LAS VEGAS (AP) – Nine months into the Donald Trump era, Democrats are still searching for a standard-bearer and a crisp message to corral widespread opposition to an unpopular president and a Republican-led Congress.
The minority party has put that struggle on vivid display this week in Nevada, site of Democrats’ first national party gathering since a contentious chairman’s election in February. The party’s congressional leaders and potential presidential candidates mostly stayed away, with the exception of Los Angeles Mayor Eric Garcetti, whose name has surfaced among possible 2020 hopefuls.
The activists and party leaders who did attend expressed optimism over their rebuilding efforts, but also lingering resentments from the 2016 presidential primary, confirming that the battle between liberals and establishment Democrats continues long after Hillary Clinton dispatched Bernie Sanders but lost to Trump.
FILE – In this March 6, 2017, file photo, Democratic National Committee (DNC) Chairman Tom Perez speaks at a protest against President Donald Trump’s new travel ban order in Lafayette Square outside the White House in Washington. Nine months into the Donald Trump era, Democrats are still searching for a standard-bearer and a crisp message to corral widespread opposition to an unpopular president and a Republican-led Congress. (AP Photo/Andrew Harnik, File)
The months since the election have brought plenty of frank public assessments about how far the Democratic National Committee has to go to catch up to Republicans on fundraising and technology – twin pillars of how a national party helps its candidates win elections across the country.
The lingering debate was enough for party Chairman Tom Perez, still putting his stamp on the party, to warn that the discord distracts from laying the groundwork for the 2018 midterm elections and 2020 presidential contest.
“This is a Rome-is-burning moment,” he said Friday, his summation of Trump’s presidency so far. “We may be playing different instruments, but we are all in the same orchestra. We need more people in that orchestra.”
Democrats need to flip at least 24 GOP-held seats next November to reclaim the House. Republicans hold a narrow 52-48 Senate advantage, but Democrats must defend 10 incumbents in states Trump won. In statehouses, Democrats have just 15 governors, and Republicans control about two-thirds of legislatures.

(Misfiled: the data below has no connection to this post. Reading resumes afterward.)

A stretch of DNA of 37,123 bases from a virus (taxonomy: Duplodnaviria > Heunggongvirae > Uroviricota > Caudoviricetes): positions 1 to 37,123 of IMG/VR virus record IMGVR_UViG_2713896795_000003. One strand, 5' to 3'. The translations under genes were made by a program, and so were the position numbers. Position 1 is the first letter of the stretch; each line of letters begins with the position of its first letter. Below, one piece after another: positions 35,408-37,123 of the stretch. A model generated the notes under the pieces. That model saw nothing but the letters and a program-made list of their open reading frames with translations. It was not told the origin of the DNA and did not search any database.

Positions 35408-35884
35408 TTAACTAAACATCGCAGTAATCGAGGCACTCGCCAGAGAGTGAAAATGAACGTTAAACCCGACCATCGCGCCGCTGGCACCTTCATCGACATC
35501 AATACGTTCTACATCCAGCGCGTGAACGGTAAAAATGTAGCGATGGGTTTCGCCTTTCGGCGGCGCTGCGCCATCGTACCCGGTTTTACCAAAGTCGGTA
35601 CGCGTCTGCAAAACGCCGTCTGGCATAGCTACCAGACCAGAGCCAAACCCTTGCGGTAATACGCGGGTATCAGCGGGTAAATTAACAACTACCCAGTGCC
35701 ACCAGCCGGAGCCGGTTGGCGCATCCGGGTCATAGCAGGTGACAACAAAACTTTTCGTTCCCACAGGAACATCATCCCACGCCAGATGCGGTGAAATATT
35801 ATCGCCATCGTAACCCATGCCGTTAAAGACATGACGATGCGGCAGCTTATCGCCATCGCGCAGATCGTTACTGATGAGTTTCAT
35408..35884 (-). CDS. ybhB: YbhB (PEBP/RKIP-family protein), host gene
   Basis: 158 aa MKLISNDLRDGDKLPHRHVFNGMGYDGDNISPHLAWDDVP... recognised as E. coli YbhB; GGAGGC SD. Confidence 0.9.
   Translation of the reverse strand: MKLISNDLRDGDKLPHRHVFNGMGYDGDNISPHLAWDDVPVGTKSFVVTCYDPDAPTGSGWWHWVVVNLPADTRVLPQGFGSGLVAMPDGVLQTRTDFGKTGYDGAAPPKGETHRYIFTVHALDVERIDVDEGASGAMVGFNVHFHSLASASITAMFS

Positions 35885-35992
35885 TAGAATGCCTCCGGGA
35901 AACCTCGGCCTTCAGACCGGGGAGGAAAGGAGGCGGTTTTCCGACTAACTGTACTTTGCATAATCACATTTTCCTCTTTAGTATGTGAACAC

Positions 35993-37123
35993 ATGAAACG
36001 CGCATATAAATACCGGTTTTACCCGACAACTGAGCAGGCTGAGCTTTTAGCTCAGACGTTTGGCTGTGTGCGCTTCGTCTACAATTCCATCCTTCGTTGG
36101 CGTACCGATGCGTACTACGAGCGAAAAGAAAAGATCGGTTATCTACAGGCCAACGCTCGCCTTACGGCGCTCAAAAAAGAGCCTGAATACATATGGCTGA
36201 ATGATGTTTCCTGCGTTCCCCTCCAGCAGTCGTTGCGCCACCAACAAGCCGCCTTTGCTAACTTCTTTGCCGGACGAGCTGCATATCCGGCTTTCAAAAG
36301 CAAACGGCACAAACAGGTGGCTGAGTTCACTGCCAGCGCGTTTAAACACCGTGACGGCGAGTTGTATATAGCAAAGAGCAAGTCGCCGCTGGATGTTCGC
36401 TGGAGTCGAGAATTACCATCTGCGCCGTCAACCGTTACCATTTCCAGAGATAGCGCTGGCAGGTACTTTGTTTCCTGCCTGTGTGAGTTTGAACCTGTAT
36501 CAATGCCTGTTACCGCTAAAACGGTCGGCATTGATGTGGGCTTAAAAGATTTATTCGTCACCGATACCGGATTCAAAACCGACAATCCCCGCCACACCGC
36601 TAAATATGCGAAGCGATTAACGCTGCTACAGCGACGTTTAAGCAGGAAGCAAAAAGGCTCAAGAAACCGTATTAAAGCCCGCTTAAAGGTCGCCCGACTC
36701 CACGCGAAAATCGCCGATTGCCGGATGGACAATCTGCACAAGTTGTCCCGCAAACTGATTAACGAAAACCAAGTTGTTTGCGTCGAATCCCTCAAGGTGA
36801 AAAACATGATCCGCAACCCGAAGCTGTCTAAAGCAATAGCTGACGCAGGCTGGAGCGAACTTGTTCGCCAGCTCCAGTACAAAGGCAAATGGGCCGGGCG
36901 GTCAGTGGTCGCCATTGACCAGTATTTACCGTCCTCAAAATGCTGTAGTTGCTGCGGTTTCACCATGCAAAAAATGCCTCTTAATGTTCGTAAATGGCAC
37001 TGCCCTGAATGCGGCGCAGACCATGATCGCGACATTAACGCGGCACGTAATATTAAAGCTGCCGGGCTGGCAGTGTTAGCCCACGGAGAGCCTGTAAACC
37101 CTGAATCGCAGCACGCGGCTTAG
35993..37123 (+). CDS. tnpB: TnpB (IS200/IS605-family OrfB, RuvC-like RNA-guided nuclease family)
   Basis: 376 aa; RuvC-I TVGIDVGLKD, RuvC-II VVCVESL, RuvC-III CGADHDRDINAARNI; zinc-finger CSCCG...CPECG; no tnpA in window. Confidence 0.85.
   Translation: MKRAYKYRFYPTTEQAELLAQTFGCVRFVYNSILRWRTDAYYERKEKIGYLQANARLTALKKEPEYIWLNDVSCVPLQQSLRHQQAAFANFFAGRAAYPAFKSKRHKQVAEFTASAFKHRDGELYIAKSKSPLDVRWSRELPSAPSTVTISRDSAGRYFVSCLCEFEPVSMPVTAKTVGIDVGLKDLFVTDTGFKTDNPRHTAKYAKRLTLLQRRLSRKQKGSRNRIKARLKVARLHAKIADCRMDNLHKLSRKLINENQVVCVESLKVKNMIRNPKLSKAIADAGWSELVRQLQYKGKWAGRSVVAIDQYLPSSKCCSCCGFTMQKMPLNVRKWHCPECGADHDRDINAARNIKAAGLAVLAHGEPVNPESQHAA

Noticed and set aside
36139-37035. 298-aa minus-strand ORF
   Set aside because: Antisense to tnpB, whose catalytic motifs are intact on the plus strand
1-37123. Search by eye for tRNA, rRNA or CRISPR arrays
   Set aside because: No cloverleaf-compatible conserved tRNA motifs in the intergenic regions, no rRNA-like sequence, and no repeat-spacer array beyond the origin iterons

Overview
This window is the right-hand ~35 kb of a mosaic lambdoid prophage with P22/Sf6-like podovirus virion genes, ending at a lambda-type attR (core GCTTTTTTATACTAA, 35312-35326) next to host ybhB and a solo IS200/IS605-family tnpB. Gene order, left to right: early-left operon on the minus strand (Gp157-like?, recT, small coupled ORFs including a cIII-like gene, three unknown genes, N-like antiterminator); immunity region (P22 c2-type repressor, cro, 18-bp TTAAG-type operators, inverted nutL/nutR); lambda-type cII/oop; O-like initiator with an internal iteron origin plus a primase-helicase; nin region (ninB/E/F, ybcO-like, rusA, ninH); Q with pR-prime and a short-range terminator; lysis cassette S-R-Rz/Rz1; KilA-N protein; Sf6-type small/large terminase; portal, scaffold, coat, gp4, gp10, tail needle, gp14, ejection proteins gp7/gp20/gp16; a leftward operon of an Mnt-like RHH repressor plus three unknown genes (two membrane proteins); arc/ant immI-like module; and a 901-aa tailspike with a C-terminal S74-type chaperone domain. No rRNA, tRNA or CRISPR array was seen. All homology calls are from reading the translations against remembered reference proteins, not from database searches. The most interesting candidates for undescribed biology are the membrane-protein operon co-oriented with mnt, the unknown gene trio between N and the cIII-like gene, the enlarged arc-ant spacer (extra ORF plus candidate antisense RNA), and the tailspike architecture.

Democrats hope to hold the Virginia governorship and pick up New Jersey’s next month. The party is tantalized by an Alabama Senate race pitting the Democratic nominee, Doug Jones, against former jurist Roy Moore, a controversial figure who wasn’t the GOP establishment’s first choice.
Perez is selling confidence. “We’ve got game,” he roared to an exuberant audience at one reception.
Behind that hope, there are plenty of reasons for caution, mostly rooted in an uncomfortable reality: No Democrat has emerged as a leader and top rival to Trump in 2020, with a line-up of previous candidates like Joe Biden and Sanders and little-known House and Senate lawmakers.
Rep. Keith Ellison, Perez’s deputy who hails from the party’s left flank, pushed back against any notion that the Democrats don’t have a clear leader.
“We are not a leaderless party. We are a leader-full party. We have Tom Perez. We have Keith Ellison. We have Leader Pelosi. We have Leader Schumer,” he said.
Still, that reliance on Capitol Hill means the party is touting a leadership core much older than the electorate. House Minority Leader Nancy Pelosi is 77. Sanders is 76. Senate Minority Leader Chuck Schumer is 66. Other national figures, Biden and Massachusetts Sen. Elizabeth Warren, are in the same generation.
“You will see a new generation out there – good messengers with the right message,” said Henry Munoz, the party’s finance chairman, though he declined to speculate about individual names.
A prominent DNC member who backed Clinton in 2016 tried to convince Democrats on Friday to call on Sanders to join the party. “The first word in DNC is ‘Democratic,'” quipped Bob Mulholland. But the party’s Resolution Committee, led by Sanders backer James Zobgy, jettisoned the idea. Zogby said taking a shot at Sanders would “feed a Twitter debate that will not be helpful in bringing together” voters on the left.
Trump’s approval ratings are mired in the 30s, levels that history says should spell scores of lost Republican House seats next year. Yet Trump has never had consistent majority public support. Democrats also face an uphill path because Republican state lawmakers drew a majority of congressional districts to the GOP’s advantage.
Trump’s election has sparked an outpouring of volunteer energy and cash on the political left, but the money hasn’t flowed to the national party. Munoz, who helped former President Barack Obama haul in record-setting sums, says the DNC has taken in $51.5 million this year, compared with $93.3 million for Republicans.
Party treasurer Bill Derrough acknowledged that he’s found frustrated Democratic boosters asking about “a damaged brand, what are we doing, what do we stand for.”
The party’s “Better Deal” rollout earlier this year – a package of proposals intended to serve as the economic message to counter Trump’s populist nationalism – hasn’t been an obvious feature at Democrats’ national meeting at all.
Perez is seeking to inject younger blood into the party leadership structure with his 75 at-large appointments to the DNC. But his appointments meant ousting some older DNC members, including Babs Siperstein. The New York at-large member whom Perez did not reappoint warned her fellow Democrats not to underestimate the fellow New Yorker in the White House – Trump.
“He may be weird. He may be narcissistic. But he’s not stupid,” Siperstein said. “He’s smart enough to get elected. He’s smart enough to get away with everything. … So we have to stay united.”
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